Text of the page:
Water, water everywhere

I promised myself that I wouldn't apologise again for not writing the blog in a while, so I won't. That's not to say it hasn't been a while, just that I'm not going to beat myself up about it (well, not in public, anyway).

Last weekend I finally managed to catch a bit of sunshine to take a few photos for the blog, including these gorgeous flower heads on leeks that have gone to seed. They are currently being devoured by bees and butterflies, so it just goes to show that some lackadaisy gardening techniques do pay dividends in the end.

So, what's new? Well, it has rained. A lot. For some plants on the garden, this hasn't been too much of a problem, such as the raspberries, blackcurrants and the like, but although they've grown well and the yields have been ok, they have all been noticeably less sweet thanks to minimal sunshine.

It has been a very poor year for apples, which seems to be a national picture, with a few exceptions such as the Katy in the orchard which had some lovely bright red, large fruits on and did much better than usual (happy to see they were scrumped before I got the chance to photograph them).

Strangely, the hops survived my complete lack of attention, with the Fuggle and Challenger intertwining to make a pretty decent display (below), largely due to a brief Indian Summer a few weeks back.

The Greenfingers Club have been busy, and some wonderful volunteers (a very belated thank you to Gary and Liz, along with the head teacher and others) have built them some new beds out of donated pallets (below). These are perfect for learning about crop rotation and are much easier to keep weed-free than the low willow beds we have used for years.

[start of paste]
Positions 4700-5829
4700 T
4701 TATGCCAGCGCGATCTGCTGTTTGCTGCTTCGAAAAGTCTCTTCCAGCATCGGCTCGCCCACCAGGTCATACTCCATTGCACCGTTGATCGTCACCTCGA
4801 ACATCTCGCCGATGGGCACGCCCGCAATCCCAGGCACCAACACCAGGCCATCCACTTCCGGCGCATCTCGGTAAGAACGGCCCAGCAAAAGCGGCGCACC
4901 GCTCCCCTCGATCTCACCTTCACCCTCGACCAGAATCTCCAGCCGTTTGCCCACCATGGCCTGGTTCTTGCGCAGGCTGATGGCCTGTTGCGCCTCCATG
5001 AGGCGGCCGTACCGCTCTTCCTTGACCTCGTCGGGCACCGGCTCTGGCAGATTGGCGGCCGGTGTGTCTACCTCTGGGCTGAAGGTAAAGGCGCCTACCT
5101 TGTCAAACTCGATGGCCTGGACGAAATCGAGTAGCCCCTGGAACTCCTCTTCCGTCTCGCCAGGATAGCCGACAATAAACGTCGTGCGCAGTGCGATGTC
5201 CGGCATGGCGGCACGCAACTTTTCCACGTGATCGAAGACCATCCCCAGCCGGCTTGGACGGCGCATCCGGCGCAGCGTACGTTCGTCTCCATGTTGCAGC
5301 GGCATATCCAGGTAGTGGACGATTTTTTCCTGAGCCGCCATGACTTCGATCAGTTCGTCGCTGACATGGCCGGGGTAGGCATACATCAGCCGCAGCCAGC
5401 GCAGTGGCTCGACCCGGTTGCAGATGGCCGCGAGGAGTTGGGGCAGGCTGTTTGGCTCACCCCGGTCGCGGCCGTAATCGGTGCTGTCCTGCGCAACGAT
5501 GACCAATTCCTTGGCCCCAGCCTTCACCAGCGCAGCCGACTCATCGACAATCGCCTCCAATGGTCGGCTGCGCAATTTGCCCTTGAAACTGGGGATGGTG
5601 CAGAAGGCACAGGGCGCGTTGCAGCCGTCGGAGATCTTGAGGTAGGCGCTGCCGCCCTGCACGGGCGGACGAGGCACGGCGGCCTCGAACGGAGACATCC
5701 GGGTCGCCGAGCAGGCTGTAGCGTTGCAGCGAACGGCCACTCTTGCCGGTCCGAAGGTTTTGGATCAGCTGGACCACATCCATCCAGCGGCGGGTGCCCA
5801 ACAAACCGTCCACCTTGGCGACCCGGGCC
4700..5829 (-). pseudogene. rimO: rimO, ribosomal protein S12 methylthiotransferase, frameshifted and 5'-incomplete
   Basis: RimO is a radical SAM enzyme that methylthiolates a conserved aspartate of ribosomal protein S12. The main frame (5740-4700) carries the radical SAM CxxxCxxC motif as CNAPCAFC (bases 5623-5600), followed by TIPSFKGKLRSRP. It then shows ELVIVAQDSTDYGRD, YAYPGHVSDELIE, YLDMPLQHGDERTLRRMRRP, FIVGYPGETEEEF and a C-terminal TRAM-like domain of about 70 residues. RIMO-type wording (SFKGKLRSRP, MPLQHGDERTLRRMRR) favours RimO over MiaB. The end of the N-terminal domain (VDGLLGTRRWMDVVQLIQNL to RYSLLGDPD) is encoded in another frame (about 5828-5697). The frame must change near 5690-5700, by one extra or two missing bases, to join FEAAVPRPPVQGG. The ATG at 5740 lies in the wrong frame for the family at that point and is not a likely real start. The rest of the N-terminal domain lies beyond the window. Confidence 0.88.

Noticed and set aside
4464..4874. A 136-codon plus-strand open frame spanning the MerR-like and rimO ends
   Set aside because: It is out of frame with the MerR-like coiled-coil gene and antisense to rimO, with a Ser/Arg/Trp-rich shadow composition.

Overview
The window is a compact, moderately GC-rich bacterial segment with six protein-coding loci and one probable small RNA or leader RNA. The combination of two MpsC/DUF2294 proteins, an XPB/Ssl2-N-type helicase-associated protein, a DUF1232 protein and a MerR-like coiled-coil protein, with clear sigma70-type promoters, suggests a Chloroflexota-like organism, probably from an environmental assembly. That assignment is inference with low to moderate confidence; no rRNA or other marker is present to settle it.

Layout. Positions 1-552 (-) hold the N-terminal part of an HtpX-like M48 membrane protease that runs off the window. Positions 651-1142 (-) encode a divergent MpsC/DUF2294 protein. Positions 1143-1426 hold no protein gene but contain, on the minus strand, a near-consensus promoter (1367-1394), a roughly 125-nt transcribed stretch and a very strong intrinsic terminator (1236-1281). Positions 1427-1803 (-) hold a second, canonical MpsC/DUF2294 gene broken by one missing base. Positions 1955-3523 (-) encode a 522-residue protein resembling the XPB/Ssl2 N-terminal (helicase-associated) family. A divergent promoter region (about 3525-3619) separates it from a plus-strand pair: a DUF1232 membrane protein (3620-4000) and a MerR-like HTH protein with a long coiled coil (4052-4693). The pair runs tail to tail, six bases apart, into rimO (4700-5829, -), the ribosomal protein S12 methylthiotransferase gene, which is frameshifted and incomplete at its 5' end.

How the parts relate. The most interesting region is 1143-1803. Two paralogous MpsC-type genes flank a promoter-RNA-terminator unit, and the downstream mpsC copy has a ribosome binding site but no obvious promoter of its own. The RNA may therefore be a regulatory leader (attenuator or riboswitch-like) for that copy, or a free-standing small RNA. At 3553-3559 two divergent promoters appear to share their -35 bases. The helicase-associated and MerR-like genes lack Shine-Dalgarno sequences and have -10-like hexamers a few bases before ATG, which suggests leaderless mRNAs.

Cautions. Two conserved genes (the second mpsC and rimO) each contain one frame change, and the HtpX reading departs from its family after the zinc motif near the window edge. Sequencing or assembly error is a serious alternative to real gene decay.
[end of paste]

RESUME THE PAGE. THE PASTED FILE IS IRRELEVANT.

The first crop was peas, followed by cabbages in that bed now, and the leeks are ready to be pulled for some tasty delights in the school kitchen (I think a leek dumpling may have been on the menu this week). The sweetcorn in the third bed was barely knee high to a grasshopper, let alone knee high to an adult, by the 4th of July (as the saying goes for a good crop) and has now been bashed by the recent storms just as the cobs were forming, so they might be food for pigs rather than kids this year.

We've finally got our compost toilet, thanks to a successful Community Foundation grant, which is going to be a real asset to the garden and will hopefully make it easier for volunteers to stay longer and for us to run more events. At the moment, it is standing where we managed to drag it to just inside the gate (this took four strapping men and a land rover) as it wasn't quite as 'flat packed' as I imagined from the online description, and weighs a tonne (well, half a tonne if you want to be picky, but basically, it's very heavy and I wouldn't advise trying to lift it).

So, we've prepared the ground where it is going to be but it now needs to be taken apart on a day when we've got enough willing hands to help move it. This is proving the stumbling block and we desperately need more volunteers as the kind of people we know who would love to help are those who are most busy doing something else equally worthwhile!

It's a bit of a Catch 22 at the moment I don't have the time or energy to put into recruiting volunteers and have a little person who will tolerate a bit of gardening but not a whole morning (fair enough) so I can't even guarantee I can supervise if enough people did emerge out of the woodwork, although if you're reading this and have always wanted to help construct a compost toilet then do get in touch with us as come hell or high water this toilet must be up and running soon…..

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